recent work with zend framework and doctrine2

I recently began working with an organization and we are in the midst of making some changes. They were not far enough along that any changes now make that much of a difference, but it was an odd set of changes nonetheless.

Initially, the client had started with CodeIgniter (during a phone call earlier, there was interest in ZF2, but when I started they’d gone with CI). One of the first things I tried to do was to get unit testing set up with CI, and the CIUnit failed out of the box. We’re using PHP5.3, and apparently CIUnit doesn’t work well with PHP5.3. I was on the fence about whether we should try to use a vanilla phpunit setup, but I counseled against it (was that wise?). CI was not hurting anyone, but it’s also PHP4 compatible (still), which strikes me as a drag. I can’t quite put my finger on it, and I know that ‘our’ code can still take advantage of PHP5 stuff. However, with things like split() being deprecated in 5.3, I think we might start seeing more warnings if/when we started exercising more of CI. I might be wholly wrong though. I had a bad experience (multiple) with Kohana, so don’t go there. :)

I’ve had zfkit in place for a while now, and suggested we look at that. However, zfkit has doctrine1 integrated, and the code the client had was already built around doctrine2. That took a little bit of cajoling to get working – once I’m a bit more comfortable with it, I plan to roll in doctrine2 support in to zfkit. I was a bit surprised to see some of the more useful aspects of doctrine1 were removed – the ‘acts as timestampable’, for example. The authors disagreed that something like that is fundamental, and offer some ways around it, but those workarounds are fairly inelegant, imo. The more I work with doctrine2, the clumsier this sort of stuff feels in PHP. Yes, I know, the language itself is the impediment, and that’s why many of my recent projects have been in Grails instead of PHP. For basic work, GORM is a lifesaver compared to doctrine and other PHP ORM tools. That said, phpunit is miles faster than unit testing in Grails, so there’s always tradeoffs. Also, this client has chosen to do their doctrine definitions in php docblock annotations. They irk me. :(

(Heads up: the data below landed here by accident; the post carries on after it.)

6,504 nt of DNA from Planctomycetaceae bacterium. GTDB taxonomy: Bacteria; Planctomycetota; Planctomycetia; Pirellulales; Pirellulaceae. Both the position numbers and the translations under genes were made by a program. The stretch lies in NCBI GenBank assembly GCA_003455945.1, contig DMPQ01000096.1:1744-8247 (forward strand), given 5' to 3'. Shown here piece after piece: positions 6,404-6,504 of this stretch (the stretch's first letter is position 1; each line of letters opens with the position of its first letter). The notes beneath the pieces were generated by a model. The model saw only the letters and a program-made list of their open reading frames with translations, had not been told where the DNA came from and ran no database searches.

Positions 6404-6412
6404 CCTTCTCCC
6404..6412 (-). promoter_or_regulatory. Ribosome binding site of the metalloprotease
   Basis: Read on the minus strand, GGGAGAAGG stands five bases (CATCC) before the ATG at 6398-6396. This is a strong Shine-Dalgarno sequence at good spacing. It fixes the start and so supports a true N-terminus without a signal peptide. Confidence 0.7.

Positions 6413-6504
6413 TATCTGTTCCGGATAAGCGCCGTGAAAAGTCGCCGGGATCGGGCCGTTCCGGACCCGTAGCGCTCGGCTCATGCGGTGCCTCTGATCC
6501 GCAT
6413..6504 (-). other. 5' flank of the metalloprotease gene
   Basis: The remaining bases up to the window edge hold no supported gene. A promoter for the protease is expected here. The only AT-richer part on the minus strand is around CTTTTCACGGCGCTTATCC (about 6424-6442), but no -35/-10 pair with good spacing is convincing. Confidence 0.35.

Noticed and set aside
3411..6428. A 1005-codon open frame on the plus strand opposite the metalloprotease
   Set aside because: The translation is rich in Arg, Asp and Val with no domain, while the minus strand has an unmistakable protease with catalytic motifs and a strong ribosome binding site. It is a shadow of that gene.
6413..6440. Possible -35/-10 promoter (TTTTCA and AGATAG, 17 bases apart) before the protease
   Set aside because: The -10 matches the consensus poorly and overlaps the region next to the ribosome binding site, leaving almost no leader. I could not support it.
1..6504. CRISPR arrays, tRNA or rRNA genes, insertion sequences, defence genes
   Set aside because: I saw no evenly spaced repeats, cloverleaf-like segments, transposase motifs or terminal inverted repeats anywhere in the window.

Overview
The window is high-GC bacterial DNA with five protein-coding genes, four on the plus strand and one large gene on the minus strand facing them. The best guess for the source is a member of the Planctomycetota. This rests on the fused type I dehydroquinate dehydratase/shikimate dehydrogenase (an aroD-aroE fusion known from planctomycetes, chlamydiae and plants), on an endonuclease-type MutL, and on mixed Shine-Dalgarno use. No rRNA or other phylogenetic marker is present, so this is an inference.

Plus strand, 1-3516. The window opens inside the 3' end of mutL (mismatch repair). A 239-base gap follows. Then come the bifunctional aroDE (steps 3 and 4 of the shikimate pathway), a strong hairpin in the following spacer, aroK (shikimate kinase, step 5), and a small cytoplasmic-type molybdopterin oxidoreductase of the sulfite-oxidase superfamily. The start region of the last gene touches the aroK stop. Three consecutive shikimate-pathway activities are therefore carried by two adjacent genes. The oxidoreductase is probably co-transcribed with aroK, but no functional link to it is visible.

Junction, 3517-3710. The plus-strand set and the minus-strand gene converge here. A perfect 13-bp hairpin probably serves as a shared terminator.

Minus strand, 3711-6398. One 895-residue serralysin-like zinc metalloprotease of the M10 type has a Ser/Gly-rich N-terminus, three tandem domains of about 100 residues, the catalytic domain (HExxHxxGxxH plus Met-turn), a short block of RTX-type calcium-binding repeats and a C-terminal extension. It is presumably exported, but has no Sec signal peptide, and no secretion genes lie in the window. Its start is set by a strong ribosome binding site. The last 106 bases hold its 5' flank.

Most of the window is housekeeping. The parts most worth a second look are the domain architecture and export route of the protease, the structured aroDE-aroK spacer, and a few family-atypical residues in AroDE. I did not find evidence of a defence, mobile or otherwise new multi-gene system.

Still, we’ll have managed to port over the base of the existing app, have a replicatable(?) data story (drop/update schema, load test data) and the start of unit tests (possibly automated later with phpundercontrol) in less than a week’s time. This doesn’t feel too bad, all in all.

I did run in to a ‘problem’ (well, for me anyway) in that the client’s Doctrine models are namespaced. Referencing PHP’s DateTime object from inside a namespaced class requires it to be referenced as \DateTime().

<?php
namespace foo;
 
class bar {
  public function demo() {
    $now = new \DateTime("now");
  }
}

That was a bit new to me, and I didn’t see any specific references to that online, but I may have missed it somewhere. Would have been nice for PHP to drop up to a global scope, or understand references to its own built-in objects, rather than having to do this workaround.